• Gymnasiums  aimed at university; Realschule provided 6 yrs education for those who intended to go into apprenticeships. The state system was divided along class lines, since majority  of those at Gymnasium schools were middle + upper class. The Protestant and Catholic churches had large influence.
      • Youth groups
        • Wandervogel: the first group was set up in 1896. They were made up of middle class boys. They were non-political but highly nationalist. They hated industrialisation and big cities and much time was spent in the outdoors.
        • Church youth groups:  Protestants + Catholics had groups.  Promoted religious observance + respect for the church, family and school.
        • Political youth groups: SPD founded in 1925. The Young Communist League was set up in 1925. The Bismarck Youth, linked to DNVP,  founded in 1922. The Hitler Youth founded 1924 but only  13,000 members in 1929.
    • Arts and Culture
      • Expressionism also influenced music .
      • Bauhaus architectural school founded  1919. Also a school of art, design + photography. Students  taught to make object's function or building into the key element, ********* away any superfluous ornamentation.
      • Predominant movement in art was expressionism (Kandinsky, Grosz). They believed that art should express emotions and not physical reality.
      • Much experimental theatre in Germany attacked capitalism, nationalism and war. They were attacked by the right as cultural Bolsheviks.
      • Berlin nigthclubs became renowned for their cabaret which nudity figured strongly. American jazz  popular. Many older Gs hated the USA influence + believed G culture becoming morally degenerate.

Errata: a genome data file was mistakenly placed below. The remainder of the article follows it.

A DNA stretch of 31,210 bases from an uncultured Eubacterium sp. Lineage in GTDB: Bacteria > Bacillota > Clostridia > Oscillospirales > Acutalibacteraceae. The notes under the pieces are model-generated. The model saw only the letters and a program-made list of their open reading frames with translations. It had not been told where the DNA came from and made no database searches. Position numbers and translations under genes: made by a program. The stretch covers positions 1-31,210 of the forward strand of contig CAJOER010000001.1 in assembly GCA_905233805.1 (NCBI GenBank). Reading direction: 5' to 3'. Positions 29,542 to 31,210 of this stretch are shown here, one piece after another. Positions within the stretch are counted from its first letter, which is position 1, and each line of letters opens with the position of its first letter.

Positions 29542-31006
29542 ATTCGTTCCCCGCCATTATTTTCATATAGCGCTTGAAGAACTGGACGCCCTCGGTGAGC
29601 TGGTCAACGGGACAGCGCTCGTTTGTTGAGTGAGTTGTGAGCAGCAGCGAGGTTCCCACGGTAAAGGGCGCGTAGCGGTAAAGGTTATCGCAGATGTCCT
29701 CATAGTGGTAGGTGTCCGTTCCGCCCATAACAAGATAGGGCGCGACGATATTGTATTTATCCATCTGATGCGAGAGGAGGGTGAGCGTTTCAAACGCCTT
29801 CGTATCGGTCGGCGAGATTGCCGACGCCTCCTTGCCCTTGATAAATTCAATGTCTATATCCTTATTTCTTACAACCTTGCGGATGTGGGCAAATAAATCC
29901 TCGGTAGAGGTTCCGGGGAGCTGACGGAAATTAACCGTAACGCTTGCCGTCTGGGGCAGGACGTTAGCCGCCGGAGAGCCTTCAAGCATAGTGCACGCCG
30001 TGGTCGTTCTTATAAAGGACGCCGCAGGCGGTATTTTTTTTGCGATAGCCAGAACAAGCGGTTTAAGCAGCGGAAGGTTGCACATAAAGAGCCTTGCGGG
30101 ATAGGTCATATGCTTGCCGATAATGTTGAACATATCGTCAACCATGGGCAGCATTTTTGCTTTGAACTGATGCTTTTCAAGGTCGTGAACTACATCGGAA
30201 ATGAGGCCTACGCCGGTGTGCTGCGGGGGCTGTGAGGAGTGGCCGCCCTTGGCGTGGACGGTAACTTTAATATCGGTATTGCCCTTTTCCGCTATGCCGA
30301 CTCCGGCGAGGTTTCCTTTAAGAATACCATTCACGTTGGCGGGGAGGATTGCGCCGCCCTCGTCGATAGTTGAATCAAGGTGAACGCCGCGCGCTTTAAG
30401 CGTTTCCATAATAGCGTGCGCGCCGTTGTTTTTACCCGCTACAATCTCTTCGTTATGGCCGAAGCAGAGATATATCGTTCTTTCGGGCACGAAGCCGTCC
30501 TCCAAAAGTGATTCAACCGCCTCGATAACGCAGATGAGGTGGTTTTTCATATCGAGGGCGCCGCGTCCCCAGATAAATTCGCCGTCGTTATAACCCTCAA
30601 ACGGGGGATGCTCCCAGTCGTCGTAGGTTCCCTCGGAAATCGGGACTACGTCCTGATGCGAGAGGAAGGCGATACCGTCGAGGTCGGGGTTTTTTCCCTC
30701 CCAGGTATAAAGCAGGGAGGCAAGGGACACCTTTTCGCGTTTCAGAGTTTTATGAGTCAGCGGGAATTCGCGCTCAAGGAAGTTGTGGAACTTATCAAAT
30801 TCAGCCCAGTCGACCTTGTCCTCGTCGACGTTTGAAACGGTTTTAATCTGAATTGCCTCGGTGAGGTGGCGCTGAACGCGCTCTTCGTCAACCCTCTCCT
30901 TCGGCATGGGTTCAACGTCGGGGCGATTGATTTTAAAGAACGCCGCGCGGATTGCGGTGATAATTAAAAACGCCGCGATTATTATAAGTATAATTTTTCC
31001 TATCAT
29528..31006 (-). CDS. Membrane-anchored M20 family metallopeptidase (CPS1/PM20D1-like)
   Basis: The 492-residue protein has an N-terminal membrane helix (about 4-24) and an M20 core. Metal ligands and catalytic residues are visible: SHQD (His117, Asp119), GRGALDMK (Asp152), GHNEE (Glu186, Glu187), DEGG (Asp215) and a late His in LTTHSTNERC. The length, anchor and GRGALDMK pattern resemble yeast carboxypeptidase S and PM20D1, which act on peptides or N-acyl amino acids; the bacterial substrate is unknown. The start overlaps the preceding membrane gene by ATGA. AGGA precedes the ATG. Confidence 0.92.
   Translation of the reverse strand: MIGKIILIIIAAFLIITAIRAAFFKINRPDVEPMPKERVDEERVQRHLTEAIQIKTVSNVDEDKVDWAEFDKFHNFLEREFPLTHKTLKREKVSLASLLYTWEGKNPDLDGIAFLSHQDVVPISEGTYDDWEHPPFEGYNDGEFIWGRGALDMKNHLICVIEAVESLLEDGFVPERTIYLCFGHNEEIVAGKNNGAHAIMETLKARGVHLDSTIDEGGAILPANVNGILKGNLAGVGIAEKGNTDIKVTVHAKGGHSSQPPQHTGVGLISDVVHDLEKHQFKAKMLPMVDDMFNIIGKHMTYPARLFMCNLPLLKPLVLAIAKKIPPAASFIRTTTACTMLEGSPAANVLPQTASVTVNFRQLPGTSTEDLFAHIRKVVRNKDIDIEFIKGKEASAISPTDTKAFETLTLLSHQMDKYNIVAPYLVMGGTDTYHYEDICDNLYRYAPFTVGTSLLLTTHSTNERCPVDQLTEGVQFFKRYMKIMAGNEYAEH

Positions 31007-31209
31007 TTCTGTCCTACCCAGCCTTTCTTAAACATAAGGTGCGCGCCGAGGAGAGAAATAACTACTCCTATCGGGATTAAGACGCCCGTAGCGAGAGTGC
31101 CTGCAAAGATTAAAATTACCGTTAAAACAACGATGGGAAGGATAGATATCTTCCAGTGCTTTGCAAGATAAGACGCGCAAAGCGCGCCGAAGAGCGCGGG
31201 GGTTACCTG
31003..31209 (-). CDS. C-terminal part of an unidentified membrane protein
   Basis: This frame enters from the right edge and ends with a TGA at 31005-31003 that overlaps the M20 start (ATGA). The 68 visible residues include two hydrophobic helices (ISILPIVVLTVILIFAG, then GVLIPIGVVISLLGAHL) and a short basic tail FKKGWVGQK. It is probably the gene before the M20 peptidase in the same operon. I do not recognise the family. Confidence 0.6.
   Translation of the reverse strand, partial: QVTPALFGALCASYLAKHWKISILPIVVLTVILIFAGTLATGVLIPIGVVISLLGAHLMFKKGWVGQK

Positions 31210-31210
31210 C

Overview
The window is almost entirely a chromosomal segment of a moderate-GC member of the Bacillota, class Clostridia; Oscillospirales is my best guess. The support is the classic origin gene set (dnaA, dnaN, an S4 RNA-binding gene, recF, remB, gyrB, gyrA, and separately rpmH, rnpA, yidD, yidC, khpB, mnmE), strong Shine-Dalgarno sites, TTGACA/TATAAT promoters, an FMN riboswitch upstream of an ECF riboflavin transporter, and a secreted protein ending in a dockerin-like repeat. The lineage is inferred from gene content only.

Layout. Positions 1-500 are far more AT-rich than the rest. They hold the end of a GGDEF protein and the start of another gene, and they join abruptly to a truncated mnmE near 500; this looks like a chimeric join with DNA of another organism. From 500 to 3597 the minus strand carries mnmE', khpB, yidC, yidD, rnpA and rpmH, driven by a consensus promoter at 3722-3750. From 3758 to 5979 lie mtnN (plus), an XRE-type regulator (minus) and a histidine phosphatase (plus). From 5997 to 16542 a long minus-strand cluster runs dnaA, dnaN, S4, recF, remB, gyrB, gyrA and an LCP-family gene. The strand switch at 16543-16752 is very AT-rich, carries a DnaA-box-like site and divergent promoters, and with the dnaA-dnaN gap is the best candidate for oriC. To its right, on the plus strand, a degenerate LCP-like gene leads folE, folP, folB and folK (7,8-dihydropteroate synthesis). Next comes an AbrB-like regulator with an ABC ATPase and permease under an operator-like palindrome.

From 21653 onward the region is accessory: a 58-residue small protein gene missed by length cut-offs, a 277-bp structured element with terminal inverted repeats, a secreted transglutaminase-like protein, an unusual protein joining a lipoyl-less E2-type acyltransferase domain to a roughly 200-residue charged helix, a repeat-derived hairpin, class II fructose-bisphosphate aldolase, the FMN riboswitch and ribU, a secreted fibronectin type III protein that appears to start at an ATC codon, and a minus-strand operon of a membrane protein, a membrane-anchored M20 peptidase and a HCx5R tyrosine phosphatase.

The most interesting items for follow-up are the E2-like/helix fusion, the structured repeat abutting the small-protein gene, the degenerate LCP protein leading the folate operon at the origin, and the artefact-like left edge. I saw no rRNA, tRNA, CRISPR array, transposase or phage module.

• Berlin became an important centre for world cinema. The best-known of the era was ~The Blue Angel starring Marlene Dietrich.
    • The Jews
      • Jews made up 16% of lawyers and 11% of doctors in Germany.
      • Jews owned almost 1/2 of the firms involved in the cloth trade.
      • Jews achieved  wealth + influence in industry. Ratheneau family controlled AEG,  electrical engineering firm, until 1927. Jewish banking families owned 50% of private banks. However, by the 1920s this was declining.
      • Between 1918 and 1924 there was a backlash against the perceived threat of Jewish-Bolshevism. Anti-Semitism was part of the violent nationalism behind right-wing movements such as the Freikorps and the Nazis. As Weimar stabilised this was pushed to the fringes of public and political life. however, there were still frequent accusations of corruption and exploitation by Jewish bankers and businessmen.
      • Jewish publishing firms had  powerful influence in media. Walter Ratheneau, Foreign Minister in 1922 - was a leading member of the DDP. Jews were prominent in the SPD and KPD.
      • Jews achieved an influence out of proportion to their numbers.
      • There were more than half a million Jews living in Germany under the Weimar government. 80% lived in cities and were well educated. Many believed in assimilation.
    • Overall
      • Weimar yrs witnessed  conflict between challenged traditional values + resistance of changes to preserve an older G way of life.
    • Rural areas + small towns, cultural change was  rumour. In are churches strong + tradit values held sway. However,  changes provoked a conservative backlash. In 1926 a Law for the Protection of Youth from trash and Filth Writings introduced  censorship of printed materials for youth welfare.  Governmental board set up to scrutinise newly published books. By spring 1932 only 114 books had been placed on the banned list.